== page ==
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A power plant that does not exist

We have been operating a virtual power plant (VPP) in Hungary since 2013. A successful model that we intend to roll out to other countries.

“The story is quickly told. After the Hungarian government decided to discontinue its subsidised tariff for combined heat and power (CHP) plants in 2012, Alpiq immediately stepped in by creating the infrastructure that allows power plants to be pooled,” says Péter Vámos, Head of Origination Hungary, summarising the origins of our virtual power plant (VPP). Currently, Alpiq’s VPP bundles 13 facilities with an installed capacity that is close to that of a smaller CCGT gas turbine. Primarily, Alpiq uses the VPP to offer balancing energy and maintain reserve capacities for MAVIR, the operator of the Hungarian transmission grid. Since 1 January 2013, we have been using the VPP to offer MAVIR automatic frequency restoration reserves (aFRR) and manual frequency restoration reserves (mFRR), and since 2016 also frequency containment reserves (FCR). 

In collaboration with an external engineering service provider, Péter and his team developed their own software that uses algorithms to control the pooled facilities in real time and with maximum reliability. “The main challenge was, and still is, to meet the high standards of the grid operator in terms of response time and accuracy,” Péter explains. After all, what is at stake is the stability of the country’s power system. The cumulative flexibility of the combined heat and power capacities of our VPP is ideally suited for the provision of balancing power. “Since ancillary services in Hungary currently provide attractive financial opportunities the competition is very strong,” Péter says. In spite of the challenging market environment with many competitors, Alpiq in Hungary has succeeded in establishing VPP operations. A team of five at the dispatch centre ensures around-the-clock operation in two shifts. Due to its success, the business model is currently also being rolled out to other CESEE countries where legislations and market opportunities allow that. “Both the grid operator and the facility operators are highly satisfied with our services,” says Péter, visibly proud of his team’s performance and the success of the VPP. New plants can be integrated at any time, and from a technological perspective, the VPP has no upper capacity limits.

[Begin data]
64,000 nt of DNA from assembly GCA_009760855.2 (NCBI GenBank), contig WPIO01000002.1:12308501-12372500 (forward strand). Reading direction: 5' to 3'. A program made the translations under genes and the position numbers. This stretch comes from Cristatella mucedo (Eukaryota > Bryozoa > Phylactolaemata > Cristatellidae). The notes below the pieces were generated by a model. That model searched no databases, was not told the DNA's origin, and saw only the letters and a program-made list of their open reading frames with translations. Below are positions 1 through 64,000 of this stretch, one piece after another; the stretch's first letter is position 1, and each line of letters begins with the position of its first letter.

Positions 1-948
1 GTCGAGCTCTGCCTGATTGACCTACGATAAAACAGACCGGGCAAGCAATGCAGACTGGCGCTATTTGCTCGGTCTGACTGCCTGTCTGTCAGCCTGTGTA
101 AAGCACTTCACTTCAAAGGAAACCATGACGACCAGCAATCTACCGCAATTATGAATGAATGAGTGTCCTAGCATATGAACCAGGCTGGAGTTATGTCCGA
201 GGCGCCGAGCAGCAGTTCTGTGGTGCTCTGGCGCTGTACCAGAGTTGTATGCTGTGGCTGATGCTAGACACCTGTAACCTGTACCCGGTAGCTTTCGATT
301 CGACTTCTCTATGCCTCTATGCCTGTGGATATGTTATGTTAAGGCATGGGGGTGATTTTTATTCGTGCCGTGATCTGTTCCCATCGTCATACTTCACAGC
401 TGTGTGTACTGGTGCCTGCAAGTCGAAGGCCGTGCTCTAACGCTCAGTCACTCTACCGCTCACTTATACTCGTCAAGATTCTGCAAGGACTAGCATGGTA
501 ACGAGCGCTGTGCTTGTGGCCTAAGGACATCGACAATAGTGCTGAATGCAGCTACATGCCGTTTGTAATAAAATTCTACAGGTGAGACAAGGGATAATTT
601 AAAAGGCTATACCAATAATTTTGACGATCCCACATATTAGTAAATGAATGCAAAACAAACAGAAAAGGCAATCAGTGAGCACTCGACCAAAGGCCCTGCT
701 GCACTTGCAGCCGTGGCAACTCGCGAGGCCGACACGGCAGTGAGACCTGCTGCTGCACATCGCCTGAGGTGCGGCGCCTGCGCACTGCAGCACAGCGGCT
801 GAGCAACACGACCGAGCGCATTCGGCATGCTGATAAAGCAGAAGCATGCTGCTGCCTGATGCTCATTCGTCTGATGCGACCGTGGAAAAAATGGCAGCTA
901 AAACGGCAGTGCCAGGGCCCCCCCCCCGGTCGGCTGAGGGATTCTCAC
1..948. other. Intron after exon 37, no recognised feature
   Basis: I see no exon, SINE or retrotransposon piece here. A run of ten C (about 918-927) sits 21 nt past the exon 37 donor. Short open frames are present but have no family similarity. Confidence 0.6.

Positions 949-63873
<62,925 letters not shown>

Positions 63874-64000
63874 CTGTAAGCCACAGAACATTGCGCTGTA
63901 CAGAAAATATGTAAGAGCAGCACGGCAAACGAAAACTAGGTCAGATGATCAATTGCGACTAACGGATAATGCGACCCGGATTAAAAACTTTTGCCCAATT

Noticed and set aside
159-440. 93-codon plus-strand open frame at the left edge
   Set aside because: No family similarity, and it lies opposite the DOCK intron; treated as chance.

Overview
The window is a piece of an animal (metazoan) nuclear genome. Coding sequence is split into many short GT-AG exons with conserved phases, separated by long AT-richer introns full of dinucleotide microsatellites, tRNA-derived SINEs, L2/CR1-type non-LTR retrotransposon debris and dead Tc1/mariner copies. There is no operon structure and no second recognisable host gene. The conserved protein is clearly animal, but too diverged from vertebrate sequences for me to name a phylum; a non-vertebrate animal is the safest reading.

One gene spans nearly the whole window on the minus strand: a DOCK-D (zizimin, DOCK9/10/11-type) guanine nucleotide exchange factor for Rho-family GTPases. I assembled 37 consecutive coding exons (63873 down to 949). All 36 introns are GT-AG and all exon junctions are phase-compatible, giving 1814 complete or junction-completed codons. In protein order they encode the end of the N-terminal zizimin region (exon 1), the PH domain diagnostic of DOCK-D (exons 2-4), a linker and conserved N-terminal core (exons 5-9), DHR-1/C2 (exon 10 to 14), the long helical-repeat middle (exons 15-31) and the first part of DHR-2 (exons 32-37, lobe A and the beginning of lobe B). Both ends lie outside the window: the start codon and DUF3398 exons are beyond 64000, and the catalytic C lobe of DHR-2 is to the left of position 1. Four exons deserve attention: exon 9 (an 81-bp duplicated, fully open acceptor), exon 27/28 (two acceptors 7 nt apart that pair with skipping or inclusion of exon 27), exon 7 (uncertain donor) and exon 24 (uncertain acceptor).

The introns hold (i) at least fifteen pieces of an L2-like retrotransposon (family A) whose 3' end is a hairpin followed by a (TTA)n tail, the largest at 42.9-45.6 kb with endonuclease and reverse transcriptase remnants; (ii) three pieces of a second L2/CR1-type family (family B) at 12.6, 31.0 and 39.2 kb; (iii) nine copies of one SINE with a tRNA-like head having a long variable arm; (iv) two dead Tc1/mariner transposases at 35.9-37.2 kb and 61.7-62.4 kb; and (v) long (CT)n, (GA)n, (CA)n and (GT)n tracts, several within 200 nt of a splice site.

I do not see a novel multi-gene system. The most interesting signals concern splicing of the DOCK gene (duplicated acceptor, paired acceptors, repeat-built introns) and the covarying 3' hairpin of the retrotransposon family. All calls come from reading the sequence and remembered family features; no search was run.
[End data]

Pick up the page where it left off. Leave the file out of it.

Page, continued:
The whole is more than the sum of its parts

A virtual power plant is a pool of smaller power plants, generation units and controllable power consumers. Decentralised generation units are interconnected in such a way that they behave like a single large plant. A VPP allows balancing capacities and energy to be offered on the ancillary services market and electricity to be traded directly on the forward, spot and intraday markets. Alpiq handles both: the Hungarian office sells the capacity and balancing energy to the TSO and Alpiq trades the generated and purchased energy. If the maximum capacity is not contracted by the grid operator, the VPP can also be used for the international portfolio and cross-border trading.

“A VPP acts towards the grid operator as if it were a single large power plant. This means that the grid operator no longer has to individually communicate with a variety of smaller plant operators and control the signals of all the facilities. There is only one contractual partner that bears the responsibility vis-a-vis the grid operator. VPPs offer higher flexibility with lower must-run capacities and thanks to the dispersed asset locations, they also allow the grid operator to decrease network losses.”


Péter Vámos
Head of Origination Hungary